One recognized definition of grandeur is, "splendor and impressiveness, especially of appearance or style". All words that could be used in reference to DeLuzio's tool chest when he was drafted in the 3rd round out of high school as a SS/OF: blazing foot speed, respectable glove work, above average bat speed, and arm strength. His selection in that round was made by the Marlins knowing that there were still questions surrounding DeLuzio's mechanics, and a plethora of them at that. However, no matter how many underlying mechanical questions arose among scouts, his speed was never one of them.
Ultimately, Ben elected to go to college, but had the misfortune of struggling on both sides of the ball for his whole college career. Despite his speed garnering comparisons to Deion Sanders, his stock sunk so low at that point that he wound up signing as an undrafted free agent. That same misfortune led to him getting signed by the ill-fated Stewart regime and granted us the opportunity to look at the MiLB numbers of his to highlight any adjustments that may have been made over the course of his career. We'll start with his defense, since we have the least amount of information to go on.
No tables for this one, as anything other than counting stats like OF assists wouldn't be very useful. It's worth noting that questions about his arm were never really too focused on strength/accuracy, they were more about the ability of his arm action to play in the IF. After he had 8 OF assists in 43 games playing RF in A ball as a 22 year old, you wouldn't really be going too far out on a limb in saying that his arm plays on the grass.
It might seem a bit counter intuitive to not talk about errors, but immense speed can grant players the ability to get a glove on balls that slower players would struggle to. Why would you penalize a player for failing on opportunities that others don't even have the ability to create?
And create opportunities he has, winning the AA Hustler of the Year Award in 2018, which also happened to be his return year from an extended injury (maybe a little too much hustle). The reason is undisclosed, but he did spend the final 36 days of the 2017 season and the first 68 days of the 2018 season on the IL. However, anybody that has seen post injury footage of DeLuzio can see that his speed still plays fine in CF. If you haven't, enjoy!
Finally we get to the offensive segment of his profile; as always we'll start with plate discipline to see if there's any change in intent at the plate. Since he's been consistently around league average at every stop, it's probably best to look at years where he's had enough PA for numbers to stabilize. The Rookie ball numbers are there as an abject lesson on the danger (and hilarity) of small sample sizes. We'll start by looking at 2016 A-; while he may not have been age appropriate, that was the season that he went undrafted and signed.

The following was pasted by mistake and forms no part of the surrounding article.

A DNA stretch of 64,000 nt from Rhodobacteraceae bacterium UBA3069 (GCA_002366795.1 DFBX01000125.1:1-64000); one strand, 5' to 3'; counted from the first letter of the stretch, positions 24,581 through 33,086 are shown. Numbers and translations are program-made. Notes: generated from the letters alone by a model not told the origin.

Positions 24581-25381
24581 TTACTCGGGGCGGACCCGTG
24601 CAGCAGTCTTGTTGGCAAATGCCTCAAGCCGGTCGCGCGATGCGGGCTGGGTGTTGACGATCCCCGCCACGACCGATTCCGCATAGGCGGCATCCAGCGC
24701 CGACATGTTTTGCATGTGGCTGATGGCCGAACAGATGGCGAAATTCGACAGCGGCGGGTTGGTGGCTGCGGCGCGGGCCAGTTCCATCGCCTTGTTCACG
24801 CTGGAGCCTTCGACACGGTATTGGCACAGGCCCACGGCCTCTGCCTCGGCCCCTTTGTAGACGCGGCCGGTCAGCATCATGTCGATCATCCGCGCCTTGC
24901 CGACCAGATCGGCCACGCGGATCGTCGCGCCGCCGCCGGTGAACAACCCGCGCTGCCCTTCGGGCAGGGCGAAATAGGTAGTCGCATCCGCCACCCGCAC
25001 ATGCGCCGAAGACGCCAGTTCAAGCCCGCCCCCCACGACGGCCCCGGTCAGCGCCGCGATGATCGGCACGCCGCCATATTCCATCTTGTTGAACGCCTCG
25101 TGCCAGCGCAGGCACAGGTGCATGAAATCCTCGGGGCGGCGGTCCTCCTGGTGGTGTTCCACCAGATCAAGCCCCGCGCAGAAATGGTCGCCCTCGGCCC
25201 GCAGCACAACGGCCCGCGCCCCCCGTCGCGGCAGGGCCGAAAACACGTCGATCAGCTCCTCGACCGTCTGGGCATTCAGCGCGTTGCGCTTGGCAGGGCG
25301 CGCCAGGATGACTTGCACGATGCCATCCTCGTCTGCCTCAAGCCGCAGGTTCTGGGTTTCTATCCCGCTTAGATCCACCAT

It doesn't look that bad! Honestly, looking at that A- ball line you wouldn't be able to tell that he wasn't drafted. The 2017 season shows a decline in almost every metric here, but it's encouraging that the jump from A to A+ (the first time he was age appropriate for a level) had him seeing more pitches per PA while maintaining the same K%. Keeping in mind the injury mentioned earlier, he was assigned to AA following a rehab assignment and had a much more patient profile upon his return. Gains that not only carried over to his next appearance at AA, but actually improved (sans Pi/PA and SwStr%). Even after making the move to AAA he maintained his BB% but traded for more swings and more misses. Which he did again after the 2020 layoff, just with fewer misses this time. Why is he swinging more, missing more, still seeing a similar number of pitches, and still performing around league average? Indirectly, it's speed; his batted ball data should paint a pretty clear picture.
Holy BABIP Batman! He was hazing those poor kids in Rookie Ball. The conversation about his promotion probably went something like, "We need to move this guy up, this isn't doing anybody any good." Aside from the ridiculous BABIP numbers jumping off the page, the GB% column makes it easy to believe that this is a guy that was content to pull a groundball and dare the defense to get him out.
That was until his 2019 AA season, when he started hitting flyballs 36.6% of the time (no other large sample was remotely close). Almost not surprisingly, he hit above league average with a career low BABIP. After his promotion to AAA that same season, he gave up small percentages of GB%/FB% that all went to his LD%.